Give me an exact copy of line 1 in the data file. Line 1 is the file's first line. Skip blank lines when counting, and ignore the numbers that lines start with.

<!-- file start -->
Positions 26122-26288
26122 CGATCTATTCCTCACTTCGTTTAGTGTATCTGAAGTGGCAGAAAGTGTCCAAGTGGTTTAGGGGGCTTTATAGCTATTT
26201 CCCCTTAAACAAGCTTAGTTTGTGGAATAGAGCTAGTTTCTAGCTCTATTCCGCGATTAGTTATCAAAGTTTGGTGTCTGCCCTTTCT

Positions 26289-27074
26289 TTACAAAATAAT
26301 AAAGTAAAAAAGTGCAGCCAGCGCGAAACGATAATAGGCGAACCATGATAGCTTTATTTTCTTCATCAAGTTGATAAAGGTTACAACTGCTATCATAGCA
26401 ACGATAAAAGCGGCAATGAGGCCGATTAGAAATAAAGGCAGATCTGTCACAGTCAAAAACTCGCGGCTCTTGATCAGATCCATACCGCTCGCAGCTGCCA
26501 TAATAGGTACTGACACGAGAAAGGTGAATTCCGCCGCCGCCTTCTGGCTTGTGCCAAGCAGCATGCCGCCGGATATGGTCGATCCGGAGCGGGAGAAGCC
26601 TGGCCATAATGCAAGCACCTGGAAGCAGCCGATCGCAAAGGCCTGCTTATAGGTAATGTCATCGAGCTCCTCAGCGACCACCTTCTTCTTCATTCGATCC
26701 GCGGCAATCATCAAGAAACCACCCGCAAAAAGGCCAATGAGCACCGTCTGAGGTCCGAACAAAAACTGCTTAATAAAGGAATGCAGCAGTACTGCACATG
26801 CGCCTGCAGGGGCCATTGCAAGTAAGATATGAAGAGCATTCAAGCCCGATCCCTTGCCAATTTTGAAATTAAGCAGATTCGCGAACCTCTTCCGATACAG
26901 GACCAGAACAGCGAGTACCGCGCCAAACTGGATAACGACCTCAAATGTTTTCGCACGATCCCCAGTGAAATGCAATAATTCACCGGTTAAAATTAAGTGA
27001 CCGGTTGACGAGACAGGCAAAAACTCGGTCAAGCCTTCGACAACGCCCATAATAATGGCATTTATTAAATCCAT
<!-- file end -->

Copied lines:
Positions 26122-26288